Automatic leveling systems have come a long way, and to the point where even some travel trailers, such as Keystone’s Outback brand, have seven-point automatic leveling systems. However, you can save many thousands of dollars and simplify your RV experience with a set of leveling wedges instead.
I like to write about products I’ve found that I use regularly on the road, and these Andersen levelers are one of those products. Effectively, they’re just a curved plastic wedge device. But, in practice, they really make setting up camp a simple affair.
Last year I was on a business-related camping trip where I had to set our 19’ Rockwood Mini Lite travel trailer up in a windy, rainy, miserable conditions. The campsite I was assigned was about as on the level as a politician on the campaign trail. Fortunately, I had my Andersen levels with me. I had previously applied bubble level gauges to the front and side of my travel trailer.
How to use Andersen levelers
Basically, I just backed the trailer onto the Andersen wedge until the bubble level indicated that I was level side-to-side. Simple. From that point on you use the trailer’s tongue jack to level it front to back and then set your stabilizer jacks.
Unless you’re moving slowly, you can have camp ready in just a few minutes with this methodology. It’s pretty great.
The Andersen wedges are relatively foolproof, starting about 1/2” thick on one end and going up to 4” thick on the other. Only once have I come across a paid campsite that was so off-level that I wasn’t sure that it was going to work.
The wedges come with two pieces, the actual wedge that you drive onto, as well as a smaller wedge that you use to lock the larger wedge in place. If you happen to have a two-axle trailer, you’re going to have to get two sets of these. There is a package that includes all four of these pieces.
I’m a huge fan of simple things that my brain can understand. A plastic wedge falls into that category. I know that multi-point automatic leveling systems are becoming more widespread in their availability. But I just love solutions that don’t involve a lot of mechanical wizardry to make them work. I’d prefer plain old crank windows in my pickup, which are impossible to find.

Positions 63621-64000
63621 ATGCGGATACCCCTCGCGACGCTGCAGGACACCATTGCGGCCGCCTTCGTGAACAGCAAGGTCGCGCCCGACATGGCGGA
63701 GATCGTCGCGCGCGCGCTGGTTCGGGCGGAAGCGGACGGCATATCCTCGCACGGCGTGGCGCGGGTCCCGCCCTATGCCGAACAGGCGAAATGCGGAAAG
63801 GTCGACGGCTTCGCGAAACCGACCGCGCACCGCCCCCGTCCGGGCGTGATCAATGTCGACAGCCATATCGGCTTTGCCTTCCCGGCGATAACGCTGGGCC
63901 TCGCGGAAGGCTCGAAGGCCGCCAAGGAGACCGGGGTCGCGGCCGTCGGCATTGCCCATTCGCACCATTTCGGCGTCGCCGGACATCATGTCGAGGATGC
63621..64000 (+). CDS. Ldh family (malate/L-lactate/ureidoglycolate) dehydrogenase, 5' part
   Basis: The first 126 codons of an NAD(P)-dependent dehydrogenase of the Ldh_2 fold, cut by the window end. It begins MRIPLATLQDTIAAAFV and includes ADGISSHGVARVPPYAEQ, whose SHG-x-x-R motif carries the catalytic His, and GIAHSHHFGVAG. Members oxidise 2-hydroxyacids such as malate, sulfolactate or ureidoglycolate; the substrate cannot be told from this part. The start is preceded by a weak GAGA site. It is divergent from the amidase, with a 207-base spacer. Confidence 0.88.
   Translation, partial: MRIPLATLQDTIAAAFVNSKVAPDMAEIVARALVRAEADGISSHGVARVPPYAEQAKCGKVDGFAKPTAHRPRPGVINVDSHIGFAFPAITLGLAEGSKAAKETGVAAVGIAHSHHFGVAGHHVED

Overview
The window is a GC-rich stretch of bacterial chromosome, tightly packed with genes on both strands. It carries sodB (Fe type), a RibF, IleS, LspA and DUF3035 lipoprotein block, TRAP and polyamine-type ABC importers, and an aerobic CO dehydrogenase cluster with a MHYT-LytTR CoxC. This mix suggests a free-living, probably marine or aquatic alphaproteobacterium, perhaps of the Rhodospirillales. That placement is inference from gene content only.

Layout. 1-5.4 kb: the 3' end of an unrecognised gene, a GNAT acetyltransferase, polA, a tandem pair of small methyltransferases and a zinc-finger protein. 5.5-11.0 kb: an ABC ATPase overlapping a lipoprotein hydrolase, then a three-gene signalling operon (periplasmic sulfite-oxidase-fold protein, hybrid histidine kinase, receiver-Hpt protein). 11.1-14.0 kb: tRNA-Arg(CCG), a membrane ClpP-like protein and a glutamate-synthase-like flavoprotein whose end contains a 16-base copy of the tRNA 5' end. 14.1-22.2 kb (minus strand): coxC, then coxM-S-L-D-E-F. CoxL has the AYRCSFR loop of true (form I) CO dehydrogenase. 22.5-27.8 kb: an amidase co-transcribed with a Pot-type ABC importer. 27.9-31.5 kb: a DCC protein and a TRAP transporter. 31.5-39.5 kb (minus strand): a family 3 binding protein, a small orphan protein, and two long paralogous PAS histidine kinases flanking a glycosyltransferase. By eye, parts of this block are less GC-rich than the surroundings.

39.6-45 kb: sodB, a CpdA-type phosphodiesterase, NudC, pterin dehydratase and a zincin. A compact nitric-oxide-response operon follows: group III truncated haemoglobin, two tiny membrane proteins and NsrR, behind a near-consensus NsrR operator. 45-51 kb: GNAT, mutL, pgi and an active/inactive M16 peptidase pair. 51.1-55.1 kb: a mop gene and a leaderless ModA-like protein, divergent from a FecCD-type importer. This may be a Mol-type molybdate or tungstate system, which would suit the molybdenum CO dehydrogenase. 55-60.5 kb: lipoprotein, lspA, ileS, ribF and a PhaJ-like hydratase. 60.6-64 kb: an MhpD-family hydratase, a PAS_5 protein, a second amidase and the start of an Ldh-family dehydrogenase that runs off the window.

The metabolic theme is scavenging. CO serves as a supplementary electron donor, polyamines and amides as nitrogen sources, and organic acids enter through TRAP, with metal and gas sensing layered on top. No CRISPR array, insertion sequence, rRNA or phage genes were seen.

Are there alternative levelers if these don’t work?
While my trailer only has a single axle, most have two. There have been more than a few people who have complained that the Andersen wedges don’t fit well between the two wheels of two-axle trailers. While Andersen says that you can cut the tip off one of the levels to make their product fit better, Camco Manufacturing has come out with a level that is similar to the Andersen product that will fit well in two-axle trailers.
Camco’s solution has a rubber surface on one side to avoid slipping. I’m told their product works really well.
Either way, these simple wedges can make a big difference when you’re setting up camp and want to get to those beers in the fridge or those fish in the stream. Oh, my record for going from a trailer attached to the pickup truck to camp setup and a beer in hand is seven minutes—thanks to the simplicity of these levelers.
Another thing I like about the Andersen version of these is that you can set them on their side and put your tongue jack into them. (Sorry. Something about that sentence just seems naughty.) So they seem to have multiple uses.
Since they work with almost any RV configuration, they’re definitely a core component of any camping setup.
You can buy these levelers here for a totally worth-it price.